Vampires scare us because they essentially feed off humans, stealing our blood and making us just a little pale in the neck and face area. It’s rare to see a “good guy” vampire in movies and literature, because by nature, vampires are stalkers and killers. Further, it’s said that vampires are quite irresistible to their prey, sucking us in (pun intended) with their charm and good looks. As an antagonist, vampires present the protagonist with difficulties as they are wickedly strong and difficult to kill, except, maybe, with garlic, holy water, or a good neck-break. 

In a modern era, when we think about werewolves, we inevitably think about poor Professor Lupin from the Harry Potter series. True, he did have to contend with some serious fear of full moons, as werewolves, historically, change at the full moon from human to beast. This transition is far from pleasant, with a sudden thirst for human flesh and a burst of excessive hair growth (not to mention the fangs). The legend of the werewolf perhaps started with an actual fear of wolves eating livestock and grew from there, with the threat being that if you were bitten by a werewolf, you would shape-shift into one under the full moon. Legend says that werewolves, incredible hunters who possess superhuman strength, are only susceptible to death through silver blades and specific herbs (mistletoe, wolfsbane, or mountain ash). 

Beautiful, but not creepy . . . or are they? These mythological creatures are historically females with one single fish fin, alluring sailors with their beauty. For that reason, they would make the perfect antagonist in a fantasy horror novel. With an emphasis on the dangers of the sea, these gorgeous sea spirits are the perfect fit in any sea fantasy novel. They’ve been known to drown sailors, sink ships, and can even sprout legs on land to fool unsuspecting seamen. There is no known specific method for killing a mermaid, but if it’s indeed necessary, good luck finding them. 

Which antagonist would you use, or have you used, in your works? Let us know in the comments below!

Happy Writing!

Halloween Writing Prompts

By: Emrald Sethna

Hello, dear writers! Are you ready for Halloween? Such a spooky, fun time of the year. Here are some new writing prompts to help us all celebrate this holiday:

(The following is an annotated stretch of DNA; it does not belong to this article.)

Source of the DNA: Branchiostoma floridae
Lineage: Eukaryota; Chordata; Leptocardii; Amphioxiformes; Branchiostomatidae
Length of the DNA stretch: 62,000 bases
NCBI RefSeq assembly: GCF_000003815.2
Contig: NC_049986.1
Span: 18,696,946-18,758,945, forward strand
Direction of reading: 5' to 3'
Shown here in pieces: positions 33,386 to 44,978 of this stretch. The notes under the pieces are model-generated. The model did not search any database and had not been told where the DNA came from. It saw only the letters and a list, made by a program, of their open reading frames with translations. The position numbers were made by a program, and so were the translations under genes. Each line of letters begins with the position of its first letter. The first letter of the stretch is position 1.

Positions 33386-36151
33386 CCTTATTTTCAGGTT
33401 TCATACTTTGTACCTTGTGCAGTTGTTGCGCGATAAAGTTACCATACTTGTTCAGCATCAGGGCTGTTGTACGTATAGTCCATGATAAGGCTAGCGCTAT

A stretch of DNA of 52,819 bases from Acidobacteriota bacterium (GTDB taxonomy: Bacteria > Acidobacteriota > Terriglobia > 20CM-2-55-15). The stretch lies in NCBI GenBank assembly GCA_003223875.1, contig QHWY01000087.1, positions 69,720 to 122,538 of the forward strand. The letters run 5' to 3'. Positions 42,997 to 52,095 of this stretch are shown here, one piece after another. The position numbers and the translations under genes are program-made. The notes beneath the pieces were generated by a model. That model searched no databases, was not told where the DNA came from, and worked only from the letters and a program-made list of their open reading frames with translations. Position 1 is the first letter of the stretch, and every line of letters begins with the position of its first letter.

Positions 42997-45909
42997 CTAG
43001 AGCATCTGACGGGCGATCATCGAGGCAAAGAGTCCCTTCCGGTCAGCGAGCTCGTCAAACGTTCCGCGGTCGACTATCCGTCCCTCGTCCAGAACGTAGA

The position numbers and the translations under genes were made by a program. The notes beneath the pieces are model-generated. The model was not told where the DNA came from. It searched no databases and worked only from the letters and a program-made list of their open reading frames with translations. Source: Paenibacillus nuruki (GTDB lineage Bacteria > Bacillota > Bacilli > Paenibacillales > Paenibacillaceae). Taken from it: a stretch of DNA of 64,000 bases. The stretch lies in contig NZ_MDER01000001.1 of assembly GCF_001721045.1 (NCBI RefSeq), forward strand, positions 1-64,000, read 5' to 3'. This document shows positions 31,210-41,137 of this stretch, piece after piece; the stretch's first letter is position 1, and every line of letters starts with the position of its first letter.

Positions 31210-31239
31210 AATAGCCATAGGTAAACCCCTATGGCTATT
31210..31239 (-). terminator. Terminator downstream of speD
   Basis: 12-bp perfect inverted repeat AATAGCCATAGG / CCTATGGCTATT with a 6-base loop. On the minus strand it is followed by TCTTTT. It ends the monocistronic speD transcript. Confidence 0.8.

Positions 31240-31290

- Create a tale about a supernatural character that likes to dress up as a human on Halloween night.

- Write a short story from the perspective of an ancient mummy awakening for a Monster Halloween Bash.

- Construct the scariest story you can think of in thirteen words.

- Write a flash fiction piece that revolves around a scarecrow, a werewolf, a ghost, and a bowl of candy.

- Create a short story where your protagonist gets stuck in a monster realm for 24 hours.

- Think of your favorite supernatural character and describe them in a poem.

- Craft a narrative that takes place in a graveyard with a character poorly attempting necromancy.

- Write a story where a character discovers a ghost party in their bedroom.

Image Prompt ~

Write a short story based on the photo above

Happy Writing!

Thursday, October 17, 2019

Publishing Opportunities: HORROR

Happy Autumn!

In keeping with the seasonal spirit, we'd like to present our followers with a list of publishing opportunities in the horror genre. It's the perfect time of year to shake the dust off those old horror stories and give them another chance at publication! Or perhaps you have a new story ready to go . . . whatever the case, we hope these listings will help with your quest.

Please read all submission instructions on the websites and follow the publisher's specific requests for word counts and formatting. 

Good Luck!

Blood Moon Rising Magazine

Danse Macabre

Dream of Shadows

Ink and Sword

The Wicked Library